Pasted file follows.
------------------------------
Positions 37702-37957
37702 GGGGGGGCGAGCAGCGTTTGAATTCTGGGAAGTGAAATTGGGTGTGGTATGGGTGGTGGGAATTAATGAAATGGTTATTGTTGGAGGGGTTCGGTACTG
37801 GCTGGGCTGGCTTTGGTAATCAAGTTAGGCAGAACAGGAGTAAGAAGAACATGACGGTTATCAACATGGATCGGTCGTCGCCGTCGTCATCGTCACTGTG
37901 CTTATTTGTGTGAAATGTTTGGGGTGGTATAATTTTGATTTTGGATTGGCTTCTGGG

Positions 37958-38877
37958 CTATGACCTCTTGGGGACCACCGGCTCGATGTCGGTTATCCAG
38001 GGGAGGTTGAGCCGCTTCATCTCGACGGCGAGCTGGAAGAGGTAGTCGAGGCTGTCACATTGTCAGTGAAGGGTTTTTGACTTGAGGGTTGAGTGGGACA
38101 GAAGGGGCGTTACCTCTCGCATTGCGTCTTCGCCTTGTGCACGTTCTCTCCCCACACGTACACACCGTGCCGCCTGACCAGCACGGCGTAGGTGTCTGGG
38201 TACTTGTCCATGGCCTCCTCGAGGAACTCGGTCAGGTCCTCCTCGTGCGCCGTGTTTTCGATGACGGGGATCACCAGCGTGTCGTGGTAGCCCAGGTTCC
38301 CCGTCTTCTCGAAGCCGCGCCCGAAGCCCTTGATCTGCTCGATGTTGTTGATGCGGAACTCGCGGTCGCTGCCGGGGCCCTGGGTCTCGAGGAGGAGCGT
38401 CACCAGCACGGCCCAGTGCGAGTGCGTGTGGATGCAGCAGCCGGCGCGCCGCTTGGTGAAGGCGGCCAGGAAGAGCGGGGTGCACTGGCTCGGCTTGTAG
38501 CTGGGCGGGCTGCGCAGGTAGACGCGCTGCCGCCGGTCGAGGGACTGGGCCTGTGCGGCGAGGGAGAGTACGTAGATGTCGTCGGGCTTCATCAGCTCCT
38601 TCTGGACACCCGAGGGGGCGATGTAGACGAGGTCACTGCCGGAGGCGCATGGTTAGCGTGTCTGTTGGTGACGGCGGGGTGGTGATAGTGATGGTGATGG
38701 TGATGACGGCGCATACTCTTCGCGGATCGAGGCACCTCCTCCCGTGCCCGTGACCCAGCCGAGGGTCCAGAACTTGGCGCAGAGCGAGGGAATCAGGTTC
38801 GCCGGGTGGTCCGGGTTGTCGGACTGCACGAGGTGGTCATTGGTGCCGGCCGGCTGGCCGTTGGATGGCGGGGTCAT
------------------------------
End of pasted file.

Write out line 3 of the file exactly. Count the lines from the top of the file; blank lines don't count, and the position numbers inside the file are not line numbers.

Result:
37801 GCTGGGCTGGCTTTGGTAATCAAGTTAGGCAGAACAGGAGTAAGAAGAACATGACGGTTATCAACATGGATCGGTCGTCGCCGTCGTCATCGTCACTGTG